Writing a new Scheme of Work – Part 4: Structure

You can view all the posts in the epic “Writing a Maths Scheme of Work” series on this page. It’s kind of like Game of Thrones, only with slightly less nudity and dragons.

When starting writing a new Scheme of Learning, the underlying structure is absolutely crucial. It is something that needs to be decided at the very start, otherwise you will find yourself halfway through and having to go back to the drawing board.

As I wrote about in my (rather grandly!) titled post about The Philosophy of the Scheme of Work, we want to strike the right balance between practise of key skills, and discovery, engagement and inquiry.

On top of this, we also have a duty to ensure that students are regularly and accurately assessed, and appropriate and meaningful interventions are put into place. After all, data on students’ progress is crucial for many reasons, but it much be data that is true, means something, and informs what individual teachers and departments do next.

So, here is what Karen, Colm and myself have decided for a basic structure. There is nothing at all revolutionary here, but we just wanted a simple, effective, consistent approach across all year groups that students and staff would buy into.


Tasks (my responsibility)

The Scheme of Work will be divided up into what we are calling Topic Units. Each topic unit will cover a key area of the curriculum, such as Fractions, or Straight Line Graphs.

Each Topic Unit will have a set time in which it is to be completed, wherever possible using a whole number of weeks for simplicity (from September we will have 5 x 50 minute lessons a week with all year groups).

Each Topic Unit will contain the usual objectives and medium term plans, but also probing questions, Diagnostic Questions, and links to the best supporting resources.

for each unit there will also be a Rick Task folder where I will hand-pick the best rich tasks around for each Topic Unit. I will talk about where I am sourcing these from in a later post.

Crucially, we have also decided that each Topic Unit will have a compulsory Rich Task that all teachers must deliver. This is a feature we brought into our new Year 7 and 8 Schemes of Work, and is something I feel very strongly about. I want to avoid the “Lesson Lottery” where some students will miss out on experiencing a certain high-quality tasks as their teacher chooses not to deliver it. I am acutely aware that you can go too far with this and dictate all content to staff, and this can lead to a worse outcome for everyone as they feel constrained and are not able to use their own creativity, freedom and strengths. So hopefully one rich tasks per Topic Unit is to right balance.

There will also be a selection of starter activities and extension material that I will discuss in a later post.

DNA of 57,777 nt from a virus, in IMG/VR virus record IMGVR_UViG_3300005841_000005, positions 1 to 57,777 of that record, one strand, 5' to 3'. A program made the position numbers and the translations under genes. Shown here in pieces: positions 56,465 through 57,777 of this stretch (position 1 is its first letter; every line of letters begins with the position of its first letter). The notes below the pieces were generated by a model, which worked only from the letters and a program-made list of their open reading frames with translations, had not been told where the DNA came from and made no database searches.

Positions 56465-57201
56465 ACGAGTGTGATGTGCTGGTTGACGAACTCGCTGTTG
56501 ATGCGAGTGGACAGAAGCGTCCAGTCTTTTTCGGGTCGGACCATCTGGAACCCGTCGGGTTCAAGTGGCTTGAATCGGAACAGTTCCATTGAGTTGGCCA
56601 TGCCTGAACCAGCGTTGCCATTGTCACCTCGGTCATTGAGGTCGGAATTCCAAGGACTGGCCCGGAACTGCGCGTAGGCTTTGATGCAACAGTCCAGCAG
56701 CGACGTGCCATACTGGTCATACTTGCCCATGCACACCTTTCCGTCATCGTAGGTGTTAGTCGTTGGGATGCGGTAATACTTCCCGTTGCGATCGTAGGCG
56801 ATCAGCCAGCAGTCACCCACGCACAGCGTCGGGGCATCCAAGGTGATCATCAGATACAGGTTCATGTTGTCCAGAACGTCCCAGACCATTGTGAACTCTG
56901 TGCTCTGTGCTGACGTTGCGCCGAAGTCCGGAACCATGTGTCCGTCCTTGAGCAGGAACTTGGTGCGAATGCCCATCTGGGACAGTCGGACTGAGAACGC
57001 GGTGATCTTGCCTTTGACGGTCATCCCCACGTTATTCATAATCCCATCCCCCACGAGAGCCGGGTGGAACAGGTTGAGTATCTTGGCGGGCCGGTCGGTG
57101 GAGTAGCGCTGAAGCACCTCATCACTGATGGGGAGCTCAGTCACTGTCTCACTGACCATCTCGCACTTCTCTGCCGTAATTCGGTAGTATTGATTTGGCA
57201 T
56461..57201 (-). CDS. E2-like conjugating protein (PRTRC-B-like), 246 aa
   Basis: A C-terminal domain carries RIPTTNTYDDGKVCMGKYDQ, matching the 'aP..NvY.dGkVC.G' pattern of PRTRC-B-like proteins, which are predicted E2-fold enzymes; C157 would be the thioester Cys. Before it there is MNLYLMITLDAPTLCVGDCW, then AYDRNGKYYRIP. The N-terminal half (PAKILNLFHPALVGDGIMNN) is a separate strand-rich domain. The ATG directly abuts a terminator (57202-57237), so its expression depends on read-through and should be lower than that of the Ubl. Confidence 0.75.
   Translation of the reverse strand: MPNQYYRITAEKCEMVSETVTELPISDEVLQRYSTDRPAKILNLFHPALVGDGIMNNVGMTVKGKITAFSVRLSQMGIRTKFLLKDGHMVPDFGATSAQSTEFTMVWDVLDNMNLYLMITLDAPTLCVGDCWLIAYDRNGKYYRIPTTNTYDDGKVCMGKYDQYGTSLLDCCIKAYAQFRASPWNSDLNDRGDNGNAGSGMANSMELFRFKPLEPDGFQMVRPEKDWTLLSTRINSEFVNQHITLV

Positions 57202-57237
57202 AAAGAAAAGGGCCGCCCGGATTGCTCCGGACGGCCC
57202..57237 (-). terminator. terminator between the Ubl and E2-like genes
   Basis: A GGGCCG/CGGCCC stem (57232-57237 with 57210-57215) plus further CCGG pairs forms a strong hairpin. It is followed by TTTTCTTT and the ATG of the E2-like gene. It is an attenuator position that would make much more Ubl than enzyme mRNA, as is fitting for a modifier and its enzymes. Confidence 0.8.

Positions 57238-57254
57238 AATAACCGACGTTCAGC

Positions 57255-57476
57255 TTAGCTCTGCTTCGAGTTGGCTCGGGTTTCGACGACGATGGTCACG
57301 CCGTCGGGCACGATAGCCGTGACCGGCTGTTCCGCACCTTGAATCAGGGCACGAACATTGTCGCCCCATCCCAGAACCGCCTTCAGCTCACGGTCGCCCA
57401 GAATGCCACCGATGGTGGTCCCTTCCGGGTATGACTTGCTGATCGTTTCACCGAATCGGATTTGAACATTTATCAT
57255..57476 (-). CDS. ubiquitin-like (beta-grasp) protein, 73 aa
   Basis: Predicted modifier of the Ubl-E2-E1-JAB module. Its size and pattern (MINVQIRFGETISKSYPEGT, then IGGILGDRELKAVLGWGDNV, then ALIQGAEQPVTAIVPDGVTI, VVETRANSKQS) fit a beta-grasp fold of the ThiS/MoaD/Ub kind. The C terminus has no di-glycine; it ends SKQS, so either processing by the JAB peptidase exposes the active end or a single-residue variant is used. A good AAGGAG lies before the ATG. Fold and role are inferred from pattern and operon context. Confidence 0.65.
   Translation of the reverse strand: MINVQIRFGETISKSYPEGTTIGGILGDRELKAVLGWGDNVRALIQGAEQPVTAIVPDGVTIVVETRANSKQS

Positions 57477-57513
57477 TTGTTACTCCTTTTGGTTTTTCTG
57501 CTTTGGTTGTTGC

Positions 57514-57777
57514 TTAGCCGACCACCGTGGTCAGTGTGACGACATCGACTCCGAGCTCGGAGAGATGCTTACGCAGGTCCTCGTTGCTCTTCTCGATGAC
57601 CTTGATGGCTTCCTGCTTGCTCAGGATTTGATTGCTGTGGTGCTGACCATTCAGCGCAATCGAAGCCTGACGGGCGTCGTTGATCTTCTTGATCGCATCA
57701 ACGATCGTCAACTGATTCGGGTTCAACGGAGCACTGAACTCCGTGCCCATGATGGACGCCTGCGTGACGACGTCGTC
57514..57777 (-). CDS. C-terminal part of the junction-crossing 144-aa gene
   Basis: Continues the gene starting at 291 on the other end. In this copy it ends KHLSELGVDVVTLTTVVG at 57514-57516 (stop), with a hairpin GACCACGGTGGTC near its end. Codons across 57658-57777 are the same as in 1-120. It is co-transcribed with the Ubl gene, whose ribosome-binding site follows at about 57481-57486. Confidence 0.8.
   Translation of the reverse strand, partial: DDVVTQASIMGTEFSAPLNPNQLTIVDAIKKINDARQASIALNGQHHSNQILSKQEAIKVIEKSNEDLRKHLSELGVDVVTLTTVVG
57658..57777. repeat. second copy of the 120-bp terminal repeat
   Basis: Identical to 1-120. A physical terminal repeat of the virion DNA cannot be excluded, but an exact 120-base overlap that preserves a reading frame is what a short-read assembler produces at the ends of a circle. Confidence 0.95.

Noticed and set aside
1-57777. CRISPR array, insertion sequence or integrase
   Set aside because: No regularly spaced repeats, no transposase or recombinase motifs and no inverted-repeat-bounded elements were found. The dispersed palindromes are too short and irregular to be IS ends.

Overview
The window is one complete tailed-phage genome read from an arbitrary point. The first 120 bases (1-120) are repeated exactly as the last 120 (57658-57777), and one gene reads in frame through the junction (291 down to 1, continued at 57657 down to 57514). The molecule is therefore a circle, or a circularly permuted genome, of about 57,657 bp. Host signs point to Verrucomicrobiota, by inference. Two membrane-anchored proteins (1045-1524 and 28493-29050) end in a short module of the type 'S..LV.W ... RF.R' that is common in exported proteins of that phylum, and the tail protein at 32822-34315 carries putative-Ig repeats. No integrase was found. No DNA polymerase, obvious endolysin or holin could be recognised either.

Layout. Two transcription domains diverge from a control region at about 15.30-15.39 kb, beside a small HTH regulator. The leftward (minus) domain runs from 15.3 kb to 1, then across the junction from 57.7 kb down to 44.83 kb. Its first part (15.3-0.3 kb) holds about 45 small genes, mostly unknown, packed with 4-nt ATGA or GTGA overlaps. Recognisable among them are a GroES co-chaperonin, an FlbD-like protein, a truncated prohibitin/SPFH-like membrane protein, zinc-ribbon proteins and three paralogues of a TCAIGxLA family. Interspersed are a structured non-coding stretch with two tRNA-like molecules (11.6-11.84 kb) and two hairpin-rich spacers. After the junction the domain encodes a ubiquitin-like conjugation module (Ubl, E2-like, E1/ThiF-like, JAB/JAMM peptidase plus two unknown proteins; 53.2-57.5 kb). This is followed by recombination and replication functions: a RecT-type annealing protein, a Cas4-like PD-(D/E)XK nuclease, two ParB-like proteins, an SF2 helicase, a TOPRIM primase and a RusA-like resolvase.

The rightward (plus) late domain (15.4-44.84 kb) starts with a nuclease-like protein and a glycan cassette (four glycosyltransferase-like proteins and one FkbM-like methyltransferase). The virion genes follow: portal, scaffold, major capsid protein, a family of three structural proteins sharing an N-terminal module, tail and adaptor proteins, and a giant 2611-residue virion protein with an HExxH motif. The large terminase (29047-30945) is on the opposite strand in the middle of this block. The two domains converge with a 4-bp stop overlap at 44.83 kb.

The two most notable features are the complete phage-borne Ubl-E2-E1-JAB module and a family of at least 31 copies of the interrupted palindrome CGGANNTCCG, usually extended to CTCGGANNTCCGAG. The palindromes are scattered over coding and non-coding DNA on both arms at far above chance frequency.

Homeworks (Colm’s responsibility)

We have decided that all students will receive one centrally produced (i.e. written by Colm) homework each fortnight, and one additional homework set by the teacher. So all students will have one homework per week.

The homeworks that Colm produces will be out of 30 marks and written on no more than two A4 pieces of paper.

20 of the marks will assess current content from the Topic Unit we are currently working on, and 10 marks will assess content students have been taught previously. The regular assessing of prior knowledge is something I feel strongly about. Bruno Reddy mentioned it in his tips for people writing schemes of learning, and research into the phenomenon of the “forgetting curve” also indicates that this is a crucial feature. We don’t want students to go for too long without being assessed on a given area of maths, so topics will keep appearing throughout the year.

The scores of these homeworks will be recorded on our centrally stored spreadsheet in two columns: the score for new content and the score for previously learned content. This will ensure as a department we have consistency, and also we are able to intervene appropriately for students who are struggling in particular areas. The exact nature of this intervention will be discussed in a later blog post. As I said before, the data has to be meaningful and lead to positive action.

The homework sheets will be stuck into the left-hand page of students’ books (we have ordered big blue A4 ones for next year), with the right hand page for working out.

We also need to find an effective way of ensuring effective student/teacher dialogue for the feedback on these homeworks and the subsequent actions that students take.

In a later blog post I will share one of these homeworks so you have a better idea of what I am talking about.


Assessment (Karen’s responsibility)

We have decided to assess our students every half term.

This should allow us to test the 2/3 Topic Units that they have studied that half term, as well as testing prior knowledge as well in line with the homeworks.

Again, this will be recorded centrally and appropriate interventions put in place for students who have performed poorly.

I will share a sample of an assessment in a later blog post.


So, that is the planned structure. As I say, nothing mind-blowing, and the success of this will depend on the quality of the tasks, assessments and homeworks, and of course the content and order.

So, next up we turn our attention to the content and order of the Scheme of Work, and the supporting resources we have found invaluable in helping us sorting this out.



6 thoughts on “Writing a new Scheme of Work – Part 4: Structure

  1. Once upon a time teachers used to teach, and only postmen delivered – but maybe that was where we all went wrong?

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